Although Democrats and Republicans don’t agree on much today, they have a moral imperative to make progress where they do. One area for potential cooperation is in better educating our children in math and science. This is critical to keeping America competitive globally and creating good jobs here at home. And we all know that in an era of budget deficits, we will need to achieve better results without spending more. Both those goals can be met through bipartisan reforms in the “STEM” fields of science, technology, engineering and math.
Despite spending nearly $3 billion annually on STEM education, America ranks 25th in math and 17th in science when compared to other countries on international assessments. A 2012 report from the Government Accountability Office found that 83 percent of federally funded STEM education efforts had duplicative elements. Today, 13 federal agencies run 226 different STEM programs. Most of them aren’t coordinated and aren’t accountable for results. They are more responsive to individual members of Congress than actual needs in the classroom or our economy.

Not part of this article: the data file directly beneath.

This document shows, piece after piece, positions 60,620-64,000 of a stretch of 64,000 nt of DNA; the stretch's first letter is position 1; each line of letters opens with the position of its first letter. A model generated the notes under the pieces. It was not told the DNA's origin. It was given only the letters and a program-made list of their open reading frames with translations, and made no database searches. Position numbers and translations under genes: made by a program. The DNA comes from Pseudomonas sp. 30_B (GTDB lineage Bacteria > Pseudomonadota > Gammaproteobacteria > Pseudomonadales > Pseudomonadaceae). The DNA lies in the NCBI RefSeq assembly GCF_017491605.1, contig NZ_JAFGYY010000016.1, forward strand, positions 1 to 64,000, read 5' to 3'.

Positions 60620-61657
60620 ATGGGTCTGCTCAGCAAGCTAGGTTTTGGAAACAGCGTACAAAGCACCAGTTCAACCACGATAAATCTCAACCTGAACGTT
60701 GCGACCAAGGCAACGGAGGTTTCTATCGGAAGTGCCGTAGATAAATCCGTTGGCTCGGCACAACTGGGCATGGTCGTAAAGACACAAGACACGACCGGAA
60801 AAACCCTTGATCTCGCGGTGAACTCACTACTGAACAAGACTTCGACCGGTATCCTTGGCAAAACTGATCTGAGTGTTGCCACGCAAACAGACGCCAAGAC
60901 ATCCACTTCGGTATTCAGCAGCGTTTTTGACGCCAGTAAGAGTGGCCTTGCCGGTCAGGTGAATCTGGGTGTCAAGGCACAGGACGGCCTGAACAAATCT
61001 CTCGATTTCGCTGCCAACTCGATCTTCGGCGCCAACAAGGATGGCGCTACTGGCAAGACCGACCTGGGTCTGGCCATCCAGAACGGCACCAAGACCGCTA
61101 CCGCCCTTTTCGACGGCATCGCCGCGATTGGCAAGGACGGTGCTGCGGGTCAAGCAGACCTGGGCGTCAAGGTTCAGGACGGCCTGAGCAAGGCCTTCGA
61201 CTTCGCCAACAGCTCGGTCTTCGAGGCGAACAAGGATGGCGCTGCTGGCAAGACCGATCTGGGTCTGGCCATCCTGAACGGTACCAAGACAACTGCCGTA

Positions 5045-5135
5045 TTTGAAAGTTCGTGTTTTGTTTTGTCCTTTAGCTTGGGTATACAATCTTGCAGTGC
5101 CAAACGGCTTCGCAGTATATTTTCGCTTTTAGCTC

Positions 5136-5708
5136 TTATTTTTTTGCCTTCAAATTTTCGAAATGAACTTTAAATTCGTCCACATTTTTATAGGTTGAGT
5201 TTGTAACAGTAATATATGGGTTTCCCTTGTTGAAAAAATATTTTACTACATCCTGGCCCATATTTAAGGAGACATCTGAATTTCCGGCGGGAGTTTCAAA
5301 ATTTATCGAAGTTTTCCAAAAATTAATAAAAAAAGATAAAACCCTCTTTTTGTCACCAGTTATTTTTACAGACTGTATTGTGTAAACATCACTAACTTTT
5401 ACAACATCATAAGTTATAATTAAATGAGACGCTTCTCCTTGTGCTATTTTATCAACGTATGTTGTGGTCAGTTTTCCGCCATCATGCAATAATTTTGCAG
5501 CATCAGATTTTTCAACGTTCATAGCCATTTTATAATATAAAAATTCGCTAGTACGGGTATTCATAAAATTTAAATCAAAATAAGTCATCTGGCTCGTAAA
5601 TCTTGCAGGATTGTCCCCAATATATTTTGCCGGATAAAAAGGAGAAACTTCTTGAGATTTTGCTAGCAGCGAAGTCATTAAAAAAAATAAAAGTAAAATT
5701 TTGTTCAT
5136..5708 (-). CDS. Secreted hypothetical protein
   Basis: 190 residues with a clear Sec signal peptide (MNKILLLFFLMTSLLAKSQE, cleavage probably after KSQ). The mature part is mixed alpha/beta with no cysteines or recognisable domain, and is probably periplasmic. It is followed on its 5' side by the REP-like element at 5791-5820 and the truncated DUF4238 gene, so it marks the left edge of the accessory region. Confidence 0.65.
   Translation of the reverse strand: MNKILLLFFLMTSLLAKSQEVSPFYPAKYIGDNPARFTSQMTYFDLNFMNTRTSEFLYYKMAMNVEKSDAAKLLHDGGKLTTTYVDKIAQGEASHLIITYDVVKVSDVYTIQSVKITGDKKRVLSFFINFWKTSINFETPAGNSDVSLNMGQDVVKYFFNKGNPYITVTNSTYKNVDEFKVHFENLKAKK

As former Office of Management and Budget officials under Presidents George W. Bush and Barack Obama, we know firsthand that our government can increase its focus on rigorous evidence in STEM programs.